I don't know much about San Diego real estate prices, but I do know that they are higher than DC's. And since these condos are priced at the same (or lower) point than similar condos here, then I can't help but think that they aren't all that expensive for San Diego. I also remember that area from having done some work out there some 8 years back. And even then it was well past the point of being transitional and already being "transistioned" with fairly expensive restaurants and condos all around. I wouldn't imagine it hasn't improved even more since then ... and is probably nicer than our own still gentrifying areas like 14th Street where 1 -bedrooms go for considerably more than $425K. Now, why do you think it is a crazy market out there?

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  20. Lance wrote "The people buying these places are earning upwards of $100K annually and can easily afford them"

    Very unlikely as the brochure touts ownerhip costs of "For about 1,508.46* a month you could be living it up in your own downtown digs." These monthly payments are designed to lure people making 60 - 80K .

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  21. Anonymous said...
    "Lance -

    By now everyone clearly understands your position - the time to buy is always NOW."

    If this is what you think I've been saying, then you clearly don't understand. What I've been saying is that a smart buyer can buy in any market for a good price. A smart buyer doesn't need to depend on lucking into a major depression or some other doom and gloom scenario to buy a home. A smart buyer ... like any smart person ... makes their own luck.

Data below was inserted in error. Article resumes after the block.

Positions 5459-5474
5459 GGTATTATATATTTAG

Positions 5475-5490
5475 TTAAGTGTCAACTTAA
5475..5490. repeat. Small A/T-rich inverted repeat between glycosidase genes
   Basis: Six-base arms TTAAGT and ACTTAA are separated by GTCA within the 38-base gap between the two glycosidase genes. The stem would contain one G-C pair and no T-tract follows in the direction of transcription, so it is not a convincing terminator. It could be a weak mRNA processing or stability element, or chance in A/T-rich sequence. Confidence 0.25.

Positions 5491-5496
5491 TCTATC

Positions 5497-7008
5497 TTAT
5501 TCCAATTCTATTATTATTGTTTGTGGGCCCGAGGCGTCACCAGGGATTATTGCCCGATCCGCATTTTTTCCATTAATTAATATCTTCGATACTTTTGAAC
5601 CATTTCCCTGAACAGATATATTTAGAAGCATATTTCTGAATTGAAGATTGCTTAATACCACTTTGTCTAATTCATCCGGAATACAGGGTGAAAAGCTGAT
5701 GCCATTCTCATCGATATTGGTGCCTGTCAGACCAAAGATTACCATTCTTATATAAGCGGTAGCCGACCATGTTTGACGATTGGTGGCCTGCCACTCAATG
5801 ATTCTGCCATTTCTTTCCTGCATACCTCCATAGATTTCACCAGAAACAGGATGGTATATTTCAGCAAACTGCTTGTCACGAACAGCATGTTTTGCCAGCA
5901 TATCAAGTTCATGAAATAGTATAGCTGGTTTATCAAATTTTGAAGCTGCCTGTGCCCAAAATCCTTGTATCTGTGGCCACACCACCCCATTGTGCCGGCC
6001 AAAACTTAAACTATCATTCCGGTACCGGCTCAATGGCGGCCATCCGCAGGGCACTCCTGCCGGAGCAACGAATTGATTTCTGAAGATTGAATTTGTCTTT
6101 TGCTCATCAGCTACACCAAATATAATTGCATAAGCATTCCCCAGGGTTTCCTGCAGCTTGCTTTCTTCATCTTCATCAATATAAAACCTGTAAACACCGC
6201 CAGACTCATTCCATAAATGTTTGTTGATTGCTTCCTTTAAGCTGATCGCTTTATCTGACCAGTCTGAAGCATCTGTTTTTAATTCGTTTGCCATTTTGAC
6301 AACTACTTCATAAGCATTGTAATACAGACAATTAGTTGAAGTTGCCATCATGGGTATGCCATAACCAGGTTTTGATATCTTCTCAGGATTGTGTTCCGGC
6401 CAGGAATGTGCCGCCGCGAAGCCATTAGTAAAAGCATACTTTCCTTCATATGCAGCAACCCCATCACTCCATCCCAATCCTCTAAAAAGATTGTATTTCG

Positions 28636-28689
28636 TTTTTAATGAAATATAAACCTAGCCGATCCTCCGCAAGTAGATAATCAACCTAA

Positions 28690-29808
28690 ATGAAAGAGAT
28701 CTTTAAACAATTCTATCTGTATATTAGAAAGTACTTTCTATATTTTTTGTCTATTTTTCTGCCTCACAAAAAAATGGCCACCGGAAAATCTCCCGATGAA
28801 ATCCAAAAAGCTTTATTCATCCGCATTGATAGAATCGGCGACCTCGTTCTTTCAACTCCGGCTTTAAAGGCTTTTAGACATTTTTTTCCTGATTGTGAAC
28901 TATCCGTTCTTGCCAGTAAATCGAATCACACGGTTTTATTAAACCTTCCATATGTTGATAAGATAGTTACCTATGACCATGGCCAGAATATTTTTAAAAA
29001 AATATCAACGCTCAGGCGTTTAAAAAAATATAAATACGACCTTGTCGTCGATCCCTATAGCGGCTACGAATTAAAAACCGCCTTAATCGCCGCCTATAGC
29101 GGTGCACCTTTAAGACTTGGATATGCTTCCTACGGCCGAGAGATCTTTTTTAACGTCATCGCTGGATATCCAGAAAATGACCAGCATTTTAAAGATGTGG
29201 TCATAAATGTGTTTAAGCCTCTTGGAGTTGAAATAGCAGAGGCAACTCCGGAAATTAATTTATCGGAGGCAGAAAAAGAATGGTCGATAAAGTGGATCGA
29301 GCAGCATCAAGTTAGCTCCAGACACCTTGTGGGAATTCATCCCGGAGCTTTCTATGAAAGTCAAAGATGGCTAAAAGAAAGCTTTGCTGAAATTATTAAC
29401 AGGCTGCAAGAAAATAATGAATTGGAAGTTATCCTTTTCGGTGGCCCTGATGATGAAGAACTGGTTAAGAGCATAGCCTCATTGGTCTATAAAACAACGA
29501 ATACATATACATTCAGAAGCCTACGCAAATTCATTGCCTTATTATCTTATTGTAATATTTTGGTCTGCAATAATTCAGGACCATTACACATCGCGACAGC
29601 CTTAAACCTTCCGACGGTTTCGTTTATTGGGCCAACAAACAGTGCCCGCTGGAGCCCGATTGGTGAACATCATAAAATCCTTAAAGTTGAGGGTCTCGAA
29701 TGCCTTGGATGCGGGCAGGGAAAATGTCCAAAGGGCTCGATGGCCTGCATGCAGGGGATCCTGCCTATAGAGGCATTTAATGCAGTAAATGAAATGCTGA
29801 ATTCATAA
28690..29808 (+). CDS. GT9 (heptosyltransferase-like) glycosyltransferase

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  22. Lance, I'm the guy who posted the Marion St. information. I said "It is beautiful" because I mean "it is beautiful"

    Why in the world would you read that any other way? I meant it as I wrote it.

    I live about five blocks from there, deeper into the Shaw area.

    Get over yourself. You just acted like a fool because you are too wrapped up in yourself to know any better.

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  23. "I almost bought there when I was looking."

    Explain why you didn't buy on Marion St. Did you not buy there because of the prevailing demographic? (note the less-inflamatory form of my interrogatory compared to yours)

    Did you choose Dupont because you are homosexual?

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  24. Don't you all know how many GS-15s and ambassadors live in San Diego and who are just salivating to live in those condos?

    Jerkstore

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  25. Lance,

    Advocateing purchaseing "right now" in downtown San Diego is just plain idiotic.

    Before you pull out the mantra "Houseing Prices only go up". This is the very area that just proved the Mantra wrong year over year. Unfortunatelly the Trend will continue for a few years.

    Come on, it's like your not even trying anymore.

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  26. Lance wrote "What I've been saying is that a smart buyer can buy in any market for a good price."

    I have a home to sell you in Baghdad!

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  27. Saw a guy on the on ramp today. Sign said "will trade condo for food." He had a nice Remax jacket on.

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  28. lance said,

    "In a place like SD, $425K IS cheap ... The people buying these places are earning upwards of $100K annually and can easily afford them."

    I almost didn't notice this one lance: if $425K is "cheap" then how is an average SD household (probably making $70K, to be generous) able to afford to buy an average SD home?